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As if ethanol and other biofuels don’t already have enough problems (see The Biofuel Bubble), here’s another.
A new study in the May 7th issue of Science magazine calculates that, if cars are to be fueled with biomass (such as by ethanol from corn or switchgrass, or by electricty generated from burning crops), those cars will actually get more miles per acre of crops if the cars run on electricity, than on liquid fuel. Why?
The idea is that it would be more efficient to burn the biomass directly to generate electricty, which would then power the cars, than it is to turn the biomass into fuel first, to be used in standard internal combustion-engined cars.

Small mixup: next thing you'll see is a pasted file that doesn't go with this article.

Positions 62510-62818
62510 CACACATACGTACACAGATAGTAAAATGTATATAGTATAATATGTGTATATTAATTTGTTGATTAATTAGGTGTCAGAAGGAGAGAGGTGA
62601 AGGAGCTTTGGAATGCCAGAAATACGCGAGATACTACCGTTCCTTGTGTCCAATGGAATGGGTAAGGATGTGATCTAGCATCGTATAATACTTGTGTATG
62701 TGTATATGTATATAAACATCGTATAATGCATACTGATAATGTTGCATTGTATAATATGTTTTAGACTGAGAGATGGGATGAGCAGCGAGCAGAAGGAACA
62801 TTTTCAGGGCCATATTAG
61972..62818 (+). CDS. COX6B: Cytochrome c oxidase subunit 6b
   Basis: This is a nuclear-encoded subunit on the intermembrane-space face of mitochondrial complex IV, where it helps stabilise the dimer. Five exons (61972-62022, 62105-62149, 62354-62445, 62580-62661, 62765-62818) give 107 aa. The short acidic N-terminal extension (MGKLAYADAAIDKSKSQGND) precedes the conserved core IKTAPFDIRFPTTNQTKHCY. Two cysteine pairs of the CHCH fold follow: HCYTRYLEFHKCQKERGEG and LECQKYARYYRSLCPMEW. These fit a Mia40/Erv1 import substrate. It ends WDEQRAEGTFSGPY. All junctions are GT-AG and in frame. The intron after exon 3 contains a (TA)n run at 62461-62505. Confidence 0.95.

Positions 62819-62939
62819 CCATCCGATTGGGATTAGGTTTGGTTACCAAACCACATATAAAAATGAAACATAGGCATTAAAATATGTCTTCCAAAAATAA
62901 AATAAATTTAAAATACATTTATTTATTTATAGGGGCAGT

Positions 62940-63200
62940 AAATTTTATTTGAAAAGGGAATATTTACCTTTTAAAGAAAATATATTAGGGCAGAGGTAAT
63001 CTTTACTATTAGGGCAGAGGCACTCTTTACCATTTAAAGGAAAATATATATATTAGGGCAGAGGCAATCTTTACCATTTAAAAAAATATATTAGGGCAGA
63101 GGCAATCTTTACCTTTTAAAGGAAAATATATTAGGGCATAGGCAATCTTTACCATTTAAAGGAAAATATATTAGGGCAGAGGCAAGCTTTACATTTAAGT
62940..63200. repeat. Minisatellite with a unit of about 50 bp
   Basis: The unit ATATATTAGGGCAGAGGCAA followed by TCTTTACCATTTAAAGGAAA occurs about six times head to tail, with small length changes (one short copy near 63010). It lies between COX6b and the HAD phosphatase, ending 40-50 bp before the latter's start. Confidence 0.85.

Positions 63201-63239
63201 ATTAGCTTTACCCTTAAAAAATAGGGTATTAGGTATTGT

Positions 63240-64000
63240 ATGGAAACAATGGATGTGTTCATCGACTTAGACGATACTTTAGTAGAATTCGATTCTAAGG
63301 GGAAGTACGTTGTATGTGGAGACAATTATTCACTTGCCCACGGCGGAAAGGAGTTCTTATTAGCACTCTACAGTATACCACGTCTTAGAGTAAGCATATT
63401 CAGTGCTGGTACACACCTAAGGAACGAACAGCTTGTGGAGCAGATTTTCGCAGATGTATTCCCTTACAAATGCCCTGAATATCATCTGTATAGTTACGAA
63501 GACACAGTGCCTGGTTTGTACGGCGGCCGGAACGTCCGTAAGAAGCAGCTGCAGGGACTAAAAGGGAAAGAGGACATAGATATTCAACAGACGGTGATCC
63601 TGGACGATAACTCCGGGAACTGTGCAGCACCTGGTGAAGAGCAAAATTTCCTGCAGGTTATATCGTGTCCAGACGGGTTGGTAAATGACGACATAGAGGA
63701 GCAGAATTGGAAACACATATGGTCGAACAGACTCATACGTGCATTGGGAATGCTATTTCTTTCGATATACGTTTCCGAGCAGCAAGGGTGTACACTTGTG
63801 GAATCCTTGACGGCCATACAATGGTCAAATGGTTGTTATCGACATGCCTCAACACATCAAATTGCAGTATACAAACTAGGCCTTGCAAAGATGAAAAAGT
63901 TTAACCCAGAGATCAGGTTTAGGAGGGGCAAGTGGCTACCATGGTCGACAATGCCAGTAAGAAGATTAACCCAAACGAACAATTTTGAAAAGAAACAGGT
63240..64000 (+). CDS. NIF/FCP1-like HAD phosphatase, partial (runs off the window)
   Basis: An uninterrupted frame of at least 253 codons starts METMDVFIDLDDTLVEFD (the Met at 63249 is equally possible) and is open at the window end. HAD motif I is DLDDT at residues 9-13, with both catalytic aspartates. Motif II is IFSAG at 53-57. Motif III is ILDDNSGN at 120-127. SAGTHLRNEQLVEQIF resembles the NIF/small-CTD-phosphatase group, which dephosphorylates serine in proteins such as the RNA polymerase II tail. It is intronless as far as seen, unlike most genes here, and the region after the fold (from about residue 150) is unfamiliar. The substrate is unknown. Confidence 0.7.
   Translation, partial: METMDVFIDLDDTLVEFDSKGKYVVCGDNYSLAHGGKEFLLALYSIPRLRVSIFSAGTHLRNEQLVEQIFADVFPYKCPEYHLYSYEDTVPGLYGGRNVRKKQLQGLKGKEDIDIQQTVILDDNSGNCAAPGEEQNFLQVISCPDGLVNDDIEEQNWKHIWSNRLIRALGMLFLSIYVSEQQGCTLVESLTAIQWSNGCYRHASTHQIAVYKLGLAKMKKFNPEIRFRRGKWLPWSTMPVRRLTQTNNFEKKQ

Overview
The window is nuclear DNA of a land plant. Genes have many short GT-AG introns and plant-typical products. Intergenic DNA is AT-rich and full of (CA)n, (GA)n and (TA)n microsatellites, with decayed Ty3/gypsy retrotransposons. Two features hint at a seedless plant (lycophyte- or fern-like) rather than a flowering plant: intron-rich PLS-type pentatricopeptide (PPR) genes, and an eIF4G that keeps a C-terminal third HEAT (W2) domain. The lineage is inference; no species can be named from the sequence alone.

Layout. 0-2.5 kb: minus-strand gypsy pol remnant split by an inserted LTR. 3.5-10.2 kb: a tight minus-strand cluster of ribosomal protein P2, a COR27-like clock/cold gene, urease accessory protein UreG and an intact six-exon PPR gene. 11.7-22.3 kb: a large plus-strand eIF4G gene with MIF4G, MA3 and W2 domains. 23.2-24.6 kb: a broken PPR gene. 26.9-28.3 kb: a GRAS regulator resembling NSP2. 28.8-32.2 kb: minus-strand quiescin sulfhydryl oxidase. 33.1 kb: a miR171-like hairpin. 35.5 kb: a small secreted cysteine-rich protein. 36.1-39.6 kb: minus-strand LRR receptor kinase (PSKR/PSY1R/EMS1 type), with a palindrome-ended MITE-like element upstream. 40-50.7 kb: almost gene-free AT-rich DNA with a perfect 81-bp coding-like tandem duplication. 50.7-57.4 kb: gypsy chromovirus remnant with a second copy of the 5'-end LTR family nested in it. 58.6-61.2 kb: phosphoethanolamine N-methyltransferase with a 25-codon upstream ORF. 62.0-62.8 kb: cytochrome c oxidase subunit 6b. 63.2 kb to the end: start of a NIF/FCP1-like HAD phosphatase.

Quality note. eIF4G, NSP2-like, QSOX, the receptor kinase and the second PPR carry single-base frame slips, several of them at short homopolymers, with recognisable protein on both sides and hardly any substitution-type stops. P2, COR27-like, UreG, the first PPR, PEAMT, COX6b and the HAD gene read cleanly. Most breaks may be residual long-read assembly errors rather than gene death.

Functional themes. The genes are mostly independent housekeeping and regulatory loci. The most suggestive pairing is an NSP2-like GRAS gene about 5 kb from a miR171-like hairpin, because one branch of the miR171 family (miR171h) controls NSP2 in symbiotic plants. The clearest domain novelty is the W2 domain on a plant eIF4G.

In the study, researchers at Stanford University and the Carnegie Institution for Science (affiliated with Stanford) calculated how far a car could go on the energy produced annually by one acre of switchgrass (a form of prairie grass). An electric car could go 14,000 miles. The biofuel-powered car? Only 9,000 miles. "The internal combustion engine just isn't very efficient, especially compared with electric vehicles," explains Stanford's Elliott Campbell. "We could do more to fight climate change by making electricity [from crops] than making ethanol."
BusinessWeek correspondents John Carey and Mark Scott, cover the green scene, keeping on top of the business aspects of energy, the environment and climate change, as well as the technologies, policies, markets and people that are shaping how the earth's resources will be used in the century ahead.